The example NMOS transistor 20 is an n-channel MOS transistor. Therefore it is formed within a p-well region 110 of the semiconductor substrate 40. In addition, the source and drain regions 80 as well as the extension regions 70 (which may be lightly doped (“LDD”), medium doped (“MDD”), or highly doped (“HDD”)) have n-type dopants. The NMOS transistor gate is created from an n-type doped polysilicon electrode 100 and a gate oxide dielectric 90. However, it is within the scope of the invention for the NMOS transistor to have a metal gate instead of a polysilicon gate. A metal gate electrode 100 is preferably a fully silicided (“FUSI”) polysilicon electrode. However, the metal gate electrode 100 may be comprised of any commonly used metal such as Ti, Ta, Ir, Mo, or any combinations thereof—including their molecules and complexes,

Similarly, the example PMOS transistor 30 is a p-channel MOS transistor. Therefore it is formed within an n-well region 120 of the semiconductor substrate 40. In addition, the source and drain regions 80 as well as the extension regions 70 have p-type dopants. The PMOS transistor gate is created from a p-type doped polysilicon electrode 100 and a gate oxide dielectric 90. However, it is within the scope of the invention for the PMOS transistor to have a metal gate electrode 100, as discussed supra.

A sidewall spacer structure comprising offset layers 130/210, 140 may be used during semiconductor fabrication to enable the proper placement of the extension regions 70 and the source/drain regions 80. The extension regions 70 are formed using the gate stack 90, 100 and the extension sidewalls 130/210 as a mask. Similarly, the source/drain regions 80 are formed using the gate stack 90, 100 and the source/drain sidewalls 140 as a mask.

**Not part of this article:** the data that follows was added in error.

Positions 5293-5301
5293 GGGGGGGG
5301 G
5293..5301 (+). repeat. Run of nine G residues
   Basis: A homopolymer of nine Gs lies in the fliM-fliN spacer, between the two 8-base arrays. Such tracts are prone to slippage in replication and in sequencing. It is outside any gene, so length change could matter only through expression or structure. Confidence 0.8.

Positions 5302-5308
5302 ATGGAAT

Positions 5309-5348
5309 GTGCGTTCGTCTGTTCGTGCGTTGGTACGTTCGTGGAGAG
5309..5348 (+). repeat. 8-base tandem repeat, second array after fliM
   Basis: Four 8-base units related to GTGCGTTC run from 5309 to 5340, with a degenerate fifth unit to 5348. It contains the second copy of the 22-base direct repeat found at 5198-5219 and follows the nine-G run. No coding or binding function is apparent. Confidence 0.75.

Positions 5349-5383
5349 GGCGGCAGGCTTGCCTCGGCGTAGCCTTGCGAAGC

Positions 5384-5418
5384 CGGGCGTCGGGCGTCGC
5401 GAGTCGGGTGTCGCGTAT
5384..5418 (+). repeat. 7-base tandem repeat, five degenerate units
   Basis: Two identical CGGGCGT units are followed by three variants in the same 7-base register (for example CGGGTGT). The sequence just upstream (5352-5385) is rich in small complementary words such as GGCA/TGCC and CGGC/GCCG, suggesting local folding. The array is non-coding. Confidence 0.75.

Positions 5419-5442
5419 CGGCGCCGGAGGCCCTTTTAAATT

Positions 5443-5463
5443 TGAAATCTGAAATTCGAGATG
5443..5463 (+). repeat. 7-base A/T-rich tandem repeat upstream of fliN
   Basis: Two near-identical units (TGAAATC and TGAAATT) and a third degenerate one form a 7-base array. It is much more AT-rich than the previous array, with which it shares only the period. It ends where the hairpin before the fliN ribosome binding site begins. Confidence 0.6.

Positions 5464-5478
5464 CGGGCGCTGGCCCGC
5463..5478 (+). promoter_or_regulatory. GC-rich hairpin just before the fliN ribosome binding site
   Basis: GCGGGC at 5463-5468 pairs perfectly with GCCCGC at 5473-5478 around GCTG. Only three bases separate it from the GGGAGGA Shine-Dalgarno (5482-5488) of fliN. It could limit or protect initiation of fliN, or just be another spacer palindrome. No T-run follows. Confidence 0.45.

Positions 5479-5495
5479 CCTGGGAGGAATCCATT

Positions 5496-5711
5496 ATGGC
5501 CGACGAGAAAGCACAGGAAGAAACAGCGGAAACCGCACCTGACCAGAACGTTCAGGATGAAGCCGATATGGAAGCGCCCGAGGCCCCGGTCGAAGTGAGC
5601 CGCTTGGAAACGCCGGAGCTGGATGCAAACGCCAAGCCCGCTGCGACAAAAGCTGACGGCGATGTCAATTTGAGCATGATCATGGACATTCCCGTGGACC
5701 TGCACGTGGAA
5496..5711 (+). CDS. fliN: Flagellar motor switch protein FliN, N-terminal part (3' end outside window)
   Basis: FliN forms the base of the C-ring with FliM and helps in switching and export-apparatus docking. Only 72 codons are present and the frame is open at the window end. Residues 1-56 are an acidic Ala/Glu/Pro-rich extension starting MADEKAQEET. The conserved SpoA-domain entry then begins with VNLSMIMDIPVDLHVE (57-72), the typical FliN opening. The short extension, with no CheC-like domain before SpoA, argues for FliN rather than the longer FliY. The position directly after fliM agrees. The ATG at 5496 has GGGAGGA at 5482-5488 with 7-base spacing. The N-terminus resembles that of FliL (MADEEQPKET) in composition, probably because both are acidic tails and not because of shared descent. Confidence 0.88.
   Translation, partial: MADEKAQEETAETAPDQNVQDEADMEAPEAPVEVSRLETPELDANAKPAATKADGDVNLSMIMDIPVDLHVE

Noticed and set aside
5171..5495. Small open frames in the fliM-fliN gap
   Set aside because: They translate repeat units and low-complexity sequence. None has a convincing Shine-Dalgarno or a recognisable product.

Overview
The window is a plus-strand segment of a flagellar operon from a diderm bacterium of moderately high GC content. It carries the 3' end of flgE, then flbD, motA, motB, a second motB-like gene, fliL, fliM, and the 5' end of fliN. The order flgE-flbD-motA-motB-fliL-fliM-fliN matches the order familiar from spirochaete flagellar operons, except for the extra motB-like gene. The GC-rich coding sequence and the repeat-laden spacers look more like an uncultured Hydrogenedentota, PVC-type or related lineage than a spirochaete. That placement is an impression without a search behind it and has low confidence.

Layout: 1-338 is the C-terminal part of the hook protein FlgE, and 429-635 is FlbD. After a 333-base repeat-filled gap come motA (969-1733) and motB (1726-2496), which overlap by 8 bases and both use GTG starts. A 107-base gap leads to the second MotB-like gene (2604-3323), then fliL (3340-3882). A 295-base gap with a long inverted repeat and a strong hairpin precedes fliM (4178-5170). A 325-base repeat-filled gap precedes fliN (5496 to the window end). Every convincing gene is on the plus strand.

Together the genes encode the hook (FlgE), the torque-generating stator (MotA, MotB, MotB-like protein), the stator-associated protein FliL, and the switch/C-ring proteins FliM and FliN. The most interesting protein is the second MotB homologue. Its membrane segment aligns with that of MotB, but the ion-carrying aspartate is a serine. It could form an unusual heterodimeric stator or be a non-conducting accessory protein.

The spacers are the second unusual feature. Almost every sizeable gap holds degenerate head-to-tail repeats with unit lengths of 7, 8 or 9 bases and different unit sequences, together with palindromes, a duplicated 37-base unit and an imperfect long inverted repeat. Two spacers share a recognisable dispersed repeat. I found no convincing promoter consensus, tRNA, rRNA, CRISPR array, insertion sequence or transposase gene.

In accordance with the invention, the gate stack 90, 100 and the extension sidewalls 130/210 of either the NMOS transistors 20 or the PMOS transistors 30 are also used as a mask to form the recessed strained epi regions 150. The recessed strained epi regions 150 may improve transistor performance by increasing the mobility of the carriers in the channel of the CMOS transistors 20, 30 through a lattice mismatch that induces mechanical stress or strain across the channel regions. Specifically, a tensile-strained channel typically provides the electron mobility enhancement that is beneficial for NMOS transistors 20. Alternatively, a compressive-strained channel typically provides the hole mobility enhancement that is beneficial for PMOS transistors 30. It is to be noted that the recessed strained epi regions 150 preferably have an optional silicide layer 160 that facilitates an improved electrical connection between the recessed strained epi regions 150 and the transistor's metal contacts (not shown).